What Makes a Good Bug Report?


One of the more complicated “easy” things in software is providing a useful bug report. Literally anyone can encounter a “bug,” “flaw” “defect,” or even “desired-feature” while using a product and anyone can give a good explanation to the maker of the software of that problem, but people rarely do. Sometimes they feel they’re not knowledgeable enough and don’t try, sometimes they try and don’t fully understand what’s helpful, and sometimes they just nail it.

The first thing to understand to write a good bug report is that even with no technical knowledge, you can probably provide the maker of a piece of software with useful information. As long as you pay attention and report the issue as fully as you can, your input should be welcomed.

Pretend you are an auto mechanic

5080569197_6b70c8d550_oImagine you’re an auto mechanic and a customer comes to you and says “My car doesn’t work.” From the start, they’ve given you very little to go on. “Car doesn’t work” can mean literally anything from “the air conditioner doesn’t get as cold as I’d like” to “the stupid thing won’t start no matter what I do it.” So you ask for details. What you need to know is what the person is seeing happen, what they expect to happen, and you might be helped by anything they know that has happened that could contribute to the gap between those two things.

Now because of a weird quirk of this universe in which you’re theoretically an auto mechanic, it’s actually the case that you can literally never see the car. Instead, what you can see are blueprints that are used to make the cars. And when a user presses a button, their cars based on the blueprint can almost magically be reconfigured based on the changes you make. As you’d imagine, this twist presents another hurdle: you’ll probably need to know a lot about the specific car and its environment to figure out the problem. Some behavior reports like “it’s doing X and should do Y” will be good enough for you to identify and fix the issue in the blueprint. You’ll look at the car’s plan and see clearly that the flange has been getting installed upside down in all cars.

But sometimes it’ll have taken the car being driven 5,000 miles on vibration-causing backroads for the issue to occur. The fact is that the lever was being installed a few degrees off plumb which made it vulnerable to getting trapped in an open state when the car experienced lots of vibration. As you’d imagine, for a problem like that it’d be really useful to know the environment in which the driver was using their car, how they were using it, and what other things were around their car.

Enough with the cars! How do I file a good bug report?

Ok, you probably understand the analogy well enough. So here are the three most important things that a good bug report will contain:

  1. Behaviors: In as much detail as you can, describe how the application you were using behaved and how that differed from your expectation. It’s possible that what seemed broken to you was exactly the way the maker intended for it to work. So being clear about what you expected and what you were seeing helps to quickly narrow the gap between the two.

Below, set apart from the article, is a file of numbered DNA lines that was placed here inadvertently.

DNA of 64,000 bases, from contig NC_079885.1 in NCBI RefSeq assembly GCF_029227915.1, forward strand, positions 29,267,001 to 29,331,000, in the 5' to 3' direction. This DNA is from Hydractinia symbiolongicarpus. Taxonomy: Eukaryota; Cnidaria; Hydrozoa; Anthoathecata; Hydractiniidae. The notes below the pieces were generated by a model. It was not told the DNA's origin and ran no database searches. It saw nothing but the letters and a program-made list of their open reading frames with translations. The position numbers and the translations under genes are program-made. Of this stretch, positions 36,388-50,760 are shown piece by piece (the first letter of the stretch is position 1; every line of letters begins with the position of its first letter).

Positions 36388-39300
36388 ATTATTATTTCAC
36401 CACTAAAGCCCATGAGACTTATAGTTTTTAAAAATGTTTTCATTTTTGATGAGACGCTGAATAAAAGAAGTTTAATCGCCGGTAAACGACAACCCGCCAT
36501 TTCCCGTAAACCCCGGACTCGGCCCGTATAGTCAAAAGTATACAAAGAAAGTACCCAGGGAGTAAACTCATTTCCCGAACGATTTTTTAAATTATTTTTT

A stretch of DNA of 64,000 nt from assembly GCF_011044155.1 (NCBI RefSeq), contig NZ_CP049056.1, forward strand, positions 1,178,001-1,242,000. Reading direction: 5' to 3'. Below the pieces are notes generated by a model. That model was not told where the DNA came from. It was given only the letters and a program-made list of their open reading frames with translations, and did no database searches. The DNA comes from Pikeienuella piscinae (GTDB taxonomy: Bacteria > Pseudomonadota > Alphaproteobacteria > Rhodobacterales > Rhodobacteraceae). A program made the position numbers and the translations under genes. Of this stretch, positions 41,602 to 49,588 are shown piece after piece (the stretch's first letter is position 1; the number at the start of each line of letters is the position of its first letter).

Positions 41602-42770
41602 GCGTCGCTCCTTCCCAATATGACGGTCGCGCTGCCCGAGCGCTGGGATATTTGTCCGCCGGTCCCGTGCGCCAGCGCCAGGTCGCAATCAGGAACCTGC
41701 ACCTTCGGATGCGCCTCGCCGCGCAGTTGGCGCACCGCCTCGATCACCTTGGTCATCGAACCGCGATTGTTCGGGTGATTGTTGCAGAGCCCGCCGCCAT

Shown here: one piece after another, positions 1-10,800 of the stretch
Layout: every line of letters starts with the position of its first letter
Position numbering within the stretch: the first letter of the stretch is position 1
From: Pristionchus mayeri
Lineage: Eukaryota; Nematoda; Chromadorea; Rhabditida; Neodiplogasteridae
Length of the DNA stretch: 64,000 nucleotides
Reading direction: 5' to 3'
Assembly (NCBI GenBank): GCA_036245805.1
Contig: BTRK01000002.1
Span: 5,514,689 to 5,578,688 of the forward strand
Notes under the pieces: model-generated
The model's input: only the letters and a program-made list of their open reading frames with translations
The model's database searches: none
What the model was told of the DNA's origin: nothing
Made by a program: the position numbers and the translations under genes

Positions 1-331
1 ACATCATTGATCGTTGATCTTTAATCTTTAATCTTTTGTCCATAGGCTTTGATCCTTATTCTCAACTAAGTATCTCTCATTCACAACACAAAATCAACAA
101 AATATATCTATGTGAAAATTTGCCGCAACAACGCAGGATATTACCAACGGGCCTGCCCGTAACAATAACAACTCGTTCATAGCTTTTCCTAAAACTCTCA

2. Steps to replicate: This can be captured in your description of behaviors, but the most important thing to a programmer trying to fix your problem is to be able to see it with their own eyes. In general, without a method to see exactly the behavior you experienced, all a programmer can do is stare at their code puzzled. Localizing the problem to a specific part of it is generally much easier when they can make it do what you saw it do.
  3. Your environment: Some things can be omitted, but almost everything you can describe about the system on which you were running a program when you encountered a problem is potentially relevant to the problem and its cause. Obviously for most users this can be a real gap — “I was using the internet” is all some people understand about their environment — but if you can name things like the browser, operating system, and others programs also running, it can be a massive help for solving obscure problems that are hard to replicate. Generally the course of action I use when reporting my environment when talking about a bug is to give all the information I consider possibly relevant, and let the receiver ask for more details if they need it.

These three things aren’t the only things that well-estabilshed organizations will ask for. Many of them have complex forms that specifically suit their piece of software and the type of bugs they get reported. But this is a great place to start to understand what kind of things are helpful to someone trying to make their software better with your input. So get reporting!

Image Credits: hulagway, Arne Hulstein

About David Hayes

David likes learning, solving hard problems, and teaching. He bikes a lot, and lives in (and loves) Colorado. You can find him on Twitter as @davidbhayes and check out his latest hobby-project, Quodid, a monument to his love for pithy bits of wisdom.

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